Bjørn Tore Orvik, Yara International, Oslo, Norway
Imagine a container ship that didn’t guzzle fuel and generate emissions equal to millions upon millions of cars. While carbon dioxide emissions from shipping are on the rise globally, Norwegian chemical company Yara International is doing its part to plan for a cleaner future.
The International Maritime Organization estimates carbon dioxide emissions from shipping were equal to 2.2% of the global human-made emissions in 2012, expecting them to rise 50 to 250% by 2050 if no action is taken.
Fortunately, action is being taken, at least on some local levels. In May 2017, Yara announced a partnership with global maritime technology company Kongsberg Maritime to build a fully electric, autonomous, open-top container ship. That’s right—fully autonomous, operated by an innovative system of sensors, cameras, and radar to get 100 containers of NPK fertilizer from one Norwegian city to another across the fjord each day, replacing 40,000 diesel-powered truck trips each year.
“Yara Birkeland is a game-changer that will set a new standard in the maritime sector,” says Bjørn Tore Orvik, project manager for Yara Birkeland. “It’s also a commercial solution that will help the world deliver on the climate goals as set forth in the Paris agreement.” It was Orvik’s idea to build an autonomous, electric vessel, and he sees potential to shake up the entire industry. The Norwegian government itself has allocated roughly 133 million NOK ($16 million USD) in funds, while the total cost of this project’s investment (vessel and quayside equipment) is approximately 400 million NOK, or $49 million USD.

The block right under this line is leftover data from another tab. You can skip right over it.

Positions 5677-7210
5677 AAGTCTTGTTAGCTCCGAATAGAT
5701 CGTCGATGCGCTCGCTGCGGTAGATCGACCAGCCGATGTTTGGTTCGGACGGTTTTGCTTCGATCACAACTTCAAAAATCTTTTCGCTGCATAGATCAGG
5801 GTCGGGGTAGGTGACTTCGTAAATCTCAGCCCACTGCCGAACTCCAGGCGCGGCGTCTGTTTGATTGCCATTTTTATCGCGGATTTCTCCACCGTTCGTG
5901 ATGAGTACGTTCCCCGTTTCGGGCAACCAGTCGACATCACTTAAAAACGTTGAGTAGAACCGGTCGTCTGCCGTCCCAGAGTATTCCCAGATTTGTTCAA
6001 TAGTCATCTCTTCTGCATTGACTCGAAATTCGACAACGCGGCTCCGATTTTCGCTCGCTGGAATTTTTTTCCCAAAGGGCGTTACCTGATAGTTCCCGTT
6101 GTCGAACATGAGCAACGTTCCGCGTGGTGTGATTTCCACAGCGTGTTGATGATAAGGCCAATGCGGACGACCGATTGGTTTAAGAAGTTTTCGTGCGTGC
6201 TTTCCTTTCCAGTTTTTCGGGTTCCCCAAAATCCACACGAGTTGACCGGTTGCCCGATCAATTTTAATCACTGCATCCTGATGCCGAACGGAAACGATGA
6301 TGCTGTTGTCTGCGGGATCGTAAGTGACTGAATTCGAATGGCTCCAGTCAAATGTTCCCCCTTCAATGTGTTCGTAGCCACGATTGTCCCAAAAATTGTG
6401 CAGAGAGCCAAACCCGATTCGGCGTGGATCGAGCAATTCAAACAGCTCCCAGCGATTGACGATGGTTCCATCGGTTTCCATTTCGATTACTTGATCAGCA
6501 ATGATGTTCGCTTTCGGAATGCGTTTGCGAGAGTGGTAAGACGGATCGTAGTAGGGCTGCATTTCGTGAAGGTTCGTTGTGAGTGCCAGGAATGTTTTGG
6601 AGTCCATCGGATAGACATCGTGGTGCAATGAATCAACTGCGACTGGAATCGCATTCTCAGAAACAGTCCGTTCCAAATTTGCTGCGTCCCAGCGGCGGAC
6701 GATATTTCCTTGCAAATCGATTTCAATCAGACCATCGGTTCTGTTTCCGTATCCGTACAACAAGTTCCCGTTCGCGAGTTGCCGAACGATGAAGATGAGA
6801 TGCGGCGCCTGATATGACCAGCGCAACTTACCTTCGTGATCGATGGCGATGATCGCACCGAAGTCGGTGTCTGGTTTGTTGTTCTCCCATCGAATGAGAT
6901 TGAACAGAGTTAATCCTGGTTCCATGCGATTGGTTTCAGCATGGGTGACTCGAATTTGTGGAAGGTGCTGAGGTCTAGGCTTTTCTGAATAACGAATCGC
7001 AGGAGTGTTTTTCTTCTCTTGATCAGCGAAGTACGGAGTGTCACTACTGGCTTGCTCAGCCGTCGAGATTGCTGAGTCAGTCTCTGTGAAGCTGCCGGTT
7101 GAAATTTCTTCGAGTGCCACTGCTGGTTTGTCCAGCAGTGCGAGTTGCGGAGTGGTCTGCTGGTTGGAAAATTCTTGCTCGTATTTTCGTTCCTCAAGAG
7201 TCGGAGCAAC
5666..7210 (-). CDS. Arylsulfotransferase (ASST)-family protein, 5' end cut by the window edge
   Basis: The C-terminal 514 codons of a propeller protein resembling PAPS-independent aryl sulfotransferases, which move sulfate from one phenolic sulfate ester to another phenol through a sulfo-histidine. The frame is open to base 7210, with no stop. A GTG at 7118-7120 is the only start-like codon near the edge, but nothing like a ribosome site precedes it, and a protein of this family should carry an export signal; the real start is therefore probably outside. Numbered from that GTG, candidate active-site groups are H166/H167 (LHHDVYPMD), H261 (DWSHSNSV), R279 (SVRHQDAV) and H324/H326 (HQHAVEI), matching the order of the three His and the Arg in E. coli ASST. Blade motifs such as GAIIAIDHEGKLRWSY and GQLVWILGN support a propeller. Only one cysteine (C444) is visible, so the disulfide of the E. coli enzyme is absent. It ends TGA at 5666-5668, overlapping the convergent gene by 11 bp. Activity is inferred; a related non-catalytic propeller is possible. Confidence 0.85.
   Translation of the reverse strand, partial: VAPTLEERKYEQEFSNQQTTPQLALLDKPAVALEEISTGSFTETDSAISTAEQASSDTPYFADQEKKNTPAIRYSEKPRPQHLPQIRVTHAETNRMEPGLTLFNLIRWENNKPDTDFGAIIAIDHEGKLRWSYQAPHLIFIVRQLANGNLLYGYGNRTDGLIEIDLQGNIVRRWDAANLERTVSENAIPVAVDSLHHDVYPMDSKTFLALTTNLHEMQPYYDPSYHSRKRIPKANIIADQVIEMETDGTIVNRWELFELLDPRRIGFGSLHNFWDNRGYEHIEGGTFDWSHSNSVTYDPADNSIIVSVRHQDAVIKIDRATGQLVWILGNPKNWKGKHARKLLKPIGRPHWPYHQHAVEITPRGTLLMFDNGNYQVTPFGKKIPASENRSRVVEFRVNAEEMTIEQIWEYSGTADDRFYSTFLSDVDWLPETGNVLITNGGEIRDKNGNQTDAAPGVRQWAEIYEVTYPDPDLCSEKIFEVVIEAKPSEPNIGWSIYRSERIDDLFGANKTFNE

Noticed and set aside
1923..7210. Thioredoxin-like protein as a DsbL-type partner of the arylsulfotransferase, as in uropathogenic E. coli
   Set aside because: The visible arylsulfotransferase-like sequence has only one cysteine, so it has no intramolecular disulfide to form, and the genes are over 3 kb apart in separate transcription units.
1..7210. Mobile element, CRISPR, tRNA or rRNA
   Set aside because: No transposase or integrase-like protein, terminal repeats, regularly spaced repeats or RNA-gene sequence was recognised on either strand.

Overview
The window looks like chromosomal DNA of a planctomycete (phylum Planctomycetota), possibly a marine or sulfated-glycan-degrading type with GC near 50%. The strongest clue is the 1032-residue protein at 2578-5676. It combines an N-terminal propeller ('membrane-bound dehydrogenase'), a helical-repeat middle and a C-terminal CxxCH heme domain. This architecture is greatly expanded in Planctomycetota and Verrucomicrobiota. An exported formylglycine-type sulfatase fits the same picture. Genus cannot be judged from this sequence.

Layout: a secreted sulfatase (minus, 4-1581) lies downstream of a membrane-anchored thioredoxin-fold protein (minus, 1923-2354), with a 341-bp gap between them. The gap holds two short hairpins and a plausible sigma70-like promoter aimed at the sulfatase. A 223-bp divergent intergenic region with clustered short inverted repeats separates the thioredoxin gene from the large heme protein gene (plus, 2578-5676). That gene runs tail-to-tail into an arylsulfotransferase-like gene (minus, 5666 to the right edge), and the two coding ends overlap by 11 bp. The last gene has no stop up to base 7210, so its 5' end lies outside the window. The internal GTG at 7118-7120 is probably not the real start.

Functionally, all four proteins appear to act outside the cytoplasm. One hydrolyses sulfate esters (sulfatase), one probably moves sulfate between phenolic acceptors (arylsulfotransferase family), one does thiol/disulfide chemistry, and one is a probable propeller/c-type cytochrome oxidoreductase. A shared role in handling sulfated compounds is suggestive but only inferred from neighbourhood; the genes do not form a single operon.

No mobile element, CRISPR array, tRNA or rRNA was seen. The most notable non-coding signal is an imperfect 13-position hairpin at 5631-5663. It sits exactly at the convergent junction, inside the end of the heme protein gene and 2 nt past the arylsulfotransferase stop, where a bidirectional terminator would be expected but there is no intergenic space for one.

The project is still in its early stages. The ship’s designer, Marin Teknikk, was selected in June 2017. In September, a six-meter-long, 2.4-ton model of the final design was revealed and its capabilities were tested in water at SINTEF Ocean's 80-meter test tank facility in Trondheim, Norway. In early 2019, the Yara Birkeland will set sail—at first as a manned operation, before an unmanned and fully autonomous operation is tested in 2020. Kongsberg is responsible for developing and delivering all key technologies on Yara Birkeland, including the sensors and integration required for remote and autonomous operations, in addition to the electric drive, battery, and propulsion control systems.